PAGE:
What are we supposed to expect of a sequel that jumps the console generation gap? Based on Gears of War 4, the first game in the franchise made for Xbox One, the answer is to “stay the course.” Coming this fall, the first Gears of War game made for the Xbox One will offer a new narrative, but cling to the gameplay that brought fans to it, even with a new studio at the helm.
As you may or may not have heard, Gears of War 4 follows series protagonist Marcus Fenix’ son, JD, and his squadmates, Del and Kait, who have deserted the COG military. In the demo, the trio are trying to save their comrade, Oscar, who has been taken by a bug-like creature that may try to transform him into a new, mysterious kind of Locust. On the way, they encounter resistance strange, bone-white Locust-like creatures that hatch out cocoons of pink goo, which seem to be everywhere.
The series basics feel as tight and responsive as they ever have.
The new cast is critical for setting the game’s new tone, which feels darker and more frantic. In the original trilogy, one of the characters always had a sense of what was happening, whether or not you, the player, had any idea. The new team, either because they’re younger or confronted with new horrors, seem less sure. While it’s never exactly hard to figure out the way, that sense of insecurity informs the game’s overall tone, which feels dark and horrifying.
Though the characters and tone are different, the vast majority of the Gears of War franchise remains mechanically in place for Gears 4. Players, flanked by their allies, will shoot, chainsaw, and active-reload their way through scrambling, ape-like wretches and Locust soldiers. Developer The Coalition, Microsoft’s studio built to take over the franchise from creator Epic Games, has retained its predecessor’s attention to technical detail. The series basics — shooting, running, and snapping in and out cover — feel as tight and responsive as they ever have. Similarly, the enemy AI is impressively surprising. The Locust are capable of using many of the same tricks you can, including mantling over cover to kick and stun you.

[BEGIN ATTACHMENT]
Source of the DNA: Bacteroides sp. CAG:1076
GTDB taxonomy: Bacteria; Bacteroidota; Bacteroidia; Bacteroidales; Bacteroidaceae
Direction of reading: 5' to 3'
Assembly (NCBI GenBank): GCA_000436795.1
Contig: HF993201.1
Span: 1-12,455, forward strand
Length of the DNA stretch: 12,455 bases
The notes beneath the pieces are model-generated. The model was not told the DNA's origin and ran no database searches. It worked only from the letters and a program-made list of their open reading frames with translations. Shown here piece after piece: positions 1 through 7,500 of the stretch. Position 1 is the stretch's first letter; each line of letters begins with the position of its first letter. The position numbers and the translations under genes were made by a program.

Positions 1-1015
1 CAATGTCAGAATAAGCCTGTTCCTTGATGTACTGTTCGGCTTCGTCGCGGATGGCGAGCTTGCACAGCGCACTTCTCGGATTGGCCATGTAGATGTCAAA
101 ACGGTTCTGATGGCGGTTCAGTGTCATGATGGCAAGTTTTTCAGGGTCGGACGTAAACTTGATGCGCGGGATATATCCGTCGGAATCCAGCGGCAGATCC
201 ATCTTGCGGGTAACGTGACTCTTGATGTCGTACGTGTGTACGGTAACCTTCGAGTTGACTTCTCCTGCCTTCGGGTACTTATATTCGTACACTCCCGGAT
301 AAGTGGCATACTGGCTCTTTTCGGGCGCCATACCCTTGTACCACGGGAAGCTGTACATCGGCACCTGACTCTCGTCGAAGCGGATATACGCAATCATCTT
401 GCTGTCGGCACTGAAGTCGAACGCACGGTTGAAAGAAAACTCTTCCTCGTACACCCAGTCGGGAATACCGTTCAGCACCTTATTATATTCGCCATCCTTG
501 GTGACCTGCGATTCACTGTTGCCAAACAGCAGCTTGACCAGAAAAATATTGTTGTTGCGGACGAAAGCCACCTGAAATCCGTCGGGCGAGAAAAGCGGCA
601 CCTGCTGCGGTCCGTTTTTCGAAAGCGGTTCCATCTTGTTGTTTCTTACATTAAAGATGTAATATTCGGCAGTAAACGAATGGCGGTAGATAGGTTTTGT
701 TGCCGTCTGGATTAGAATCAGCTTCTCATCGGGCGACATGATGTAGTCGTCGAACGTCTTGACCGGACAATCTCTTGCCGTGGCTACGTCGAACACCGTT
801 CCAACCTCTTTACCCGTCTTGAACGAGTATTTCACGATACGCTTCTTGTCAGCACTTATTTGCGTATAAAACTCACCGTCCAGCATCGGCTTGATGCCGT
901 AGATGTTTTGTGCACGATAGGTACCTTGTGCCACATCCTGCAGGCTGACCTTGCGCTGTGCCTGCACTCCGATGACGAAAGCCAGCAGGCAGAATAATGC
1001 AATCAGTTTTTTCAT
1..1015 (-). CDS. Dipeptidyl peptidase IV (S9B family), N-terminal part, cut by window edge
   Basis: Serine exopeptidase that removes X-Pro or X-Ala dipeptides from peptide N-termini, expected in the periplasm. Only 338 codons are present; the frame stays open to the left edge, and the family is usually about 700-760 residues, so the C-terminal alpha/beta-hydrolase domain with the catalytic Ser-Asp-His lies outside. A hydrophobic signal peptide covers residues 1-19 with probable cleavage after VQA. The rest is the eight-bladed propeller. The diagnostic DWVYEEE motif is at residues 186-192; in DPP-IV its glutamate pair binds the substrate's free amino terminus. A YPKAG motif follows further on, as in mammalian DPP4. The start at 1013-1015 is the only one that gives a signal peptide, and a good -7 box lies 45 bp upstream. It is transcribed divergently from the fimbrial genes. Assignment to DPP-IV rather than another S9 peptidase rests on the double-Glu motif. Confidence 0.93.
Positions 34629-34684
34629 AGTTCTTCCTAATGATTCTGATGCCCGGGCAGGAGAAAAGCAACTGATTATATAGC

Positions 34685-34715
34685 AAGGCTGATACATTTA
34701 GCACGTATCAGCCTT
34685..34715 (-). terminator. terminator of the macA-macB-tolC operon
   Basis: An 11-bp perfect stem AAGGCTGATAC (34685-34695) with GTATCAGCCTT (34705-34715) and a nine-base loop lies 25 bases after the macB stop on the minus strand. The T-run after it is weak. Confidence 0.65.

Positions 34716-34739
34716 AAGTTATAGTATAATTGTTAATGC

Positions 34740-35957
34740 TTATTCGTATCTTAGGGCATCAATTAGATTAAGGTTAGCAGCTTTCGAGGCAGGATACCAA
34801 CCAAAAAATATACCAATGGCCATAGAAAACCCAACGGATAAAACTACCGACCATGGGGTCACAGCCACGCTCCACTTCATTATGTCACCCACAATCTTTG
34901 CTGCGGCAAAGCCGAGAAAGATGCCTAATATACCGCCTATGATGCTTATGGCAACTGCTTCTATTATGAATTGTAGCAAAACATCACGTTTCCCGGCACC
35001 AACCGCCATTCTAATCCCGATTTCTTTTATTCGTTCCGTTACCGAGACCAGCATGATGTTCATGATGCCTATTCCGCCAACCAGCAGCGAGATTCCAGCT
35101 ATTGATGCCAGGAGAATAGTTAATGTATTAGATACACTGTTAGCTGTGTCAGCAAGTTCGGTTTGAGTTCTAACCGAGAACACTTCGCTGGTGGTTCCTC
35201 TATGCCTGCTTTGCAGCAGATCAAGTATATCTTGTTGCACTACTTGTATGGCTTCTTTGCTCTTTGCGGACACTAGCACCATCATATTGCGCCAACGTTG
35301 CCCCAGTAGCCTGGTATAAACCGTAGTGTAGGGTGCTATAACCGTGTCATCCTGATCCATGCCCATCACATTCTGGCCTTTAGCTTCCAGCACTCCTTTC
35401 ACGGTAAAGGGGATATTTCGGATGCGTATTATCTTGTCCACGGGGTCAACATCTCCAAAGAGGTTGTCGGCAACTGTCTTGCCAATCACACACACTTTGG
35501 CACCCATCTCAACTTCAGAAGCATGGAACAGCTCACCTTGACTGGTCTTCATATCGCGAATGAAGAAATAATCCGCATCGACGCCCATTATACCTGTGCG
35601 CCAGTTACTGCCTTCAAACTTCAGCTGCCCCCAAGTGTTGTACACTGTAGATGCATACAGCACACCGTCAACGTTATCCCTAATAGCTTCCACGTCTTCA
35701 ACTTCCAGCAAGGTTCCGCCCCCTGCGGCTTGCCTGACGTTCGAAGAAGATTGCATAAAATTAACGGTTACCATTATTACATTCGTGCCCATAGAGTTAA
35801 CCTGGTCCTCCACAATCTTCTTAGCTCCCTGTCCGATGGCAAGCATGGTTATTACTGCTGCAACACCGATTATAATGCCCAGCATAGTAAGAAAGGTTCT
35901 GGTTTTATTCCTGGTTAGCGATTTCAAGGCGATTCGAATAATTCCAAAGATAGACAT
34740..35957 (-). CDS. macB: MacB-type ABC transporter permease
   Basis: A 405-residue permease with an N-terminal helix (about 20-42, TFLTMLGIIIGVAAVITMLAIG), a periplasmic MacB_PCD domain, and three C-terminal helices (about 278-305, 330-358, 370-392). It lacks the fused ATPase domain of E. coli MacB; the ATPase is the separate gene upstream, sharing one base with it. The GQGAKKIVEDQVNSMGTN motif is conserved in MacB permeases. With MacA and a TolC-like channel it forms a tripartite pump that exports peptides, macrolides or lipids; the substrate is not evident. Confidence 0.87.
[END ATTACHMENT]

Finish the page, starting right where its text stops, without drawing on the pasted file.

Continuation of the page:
There are a few new wrinkles, of course. At one point, JD picks up a new weapon, the saw-spewing ‘Buzzkill’ launcher, which fires spinning blades that ricochet, potentially opening the door for skilled players to angle shots around cover. The demo also introduces a new enemy — a giant bug called a “pouncer,” which hops on top of cover and then leaps on you or your allies, pinning you down until someone shoots them off … or they eat you.
Gears 4 also brings back a mechanical concept from the original Gears, the enemy-generating “emergence” hole. Rather than a literal hole, the new locust creatures grow out of nests, which look like giant craters in the ground. As in the original Gears of War, you can lob a grenade in the nest, which also doubles as natural cover, to “kill” the nest and stop it from spawning more creatures.
Developer The Coalition hasn’t given up on playing with the series’ standardized rules, as well. JD can shoot Locust cocoons down from the ceiling to use as make-shift cover to avoid fire. Using them that way can be a risky proposition: The cocoons explode after taking enough damage, hurting and stunning you. Of course, you can also try to time it so you drop the cocoon on an enemy’s head.
Gears of War 4 offers less innovation than we hoped for, but it is a testament to the series’ staying power. After a decade of Gears, this new adventure is still set to be one of 2016’s best shooters.
Gears of War 4 will hit Xbox One and Windows 10 October 11.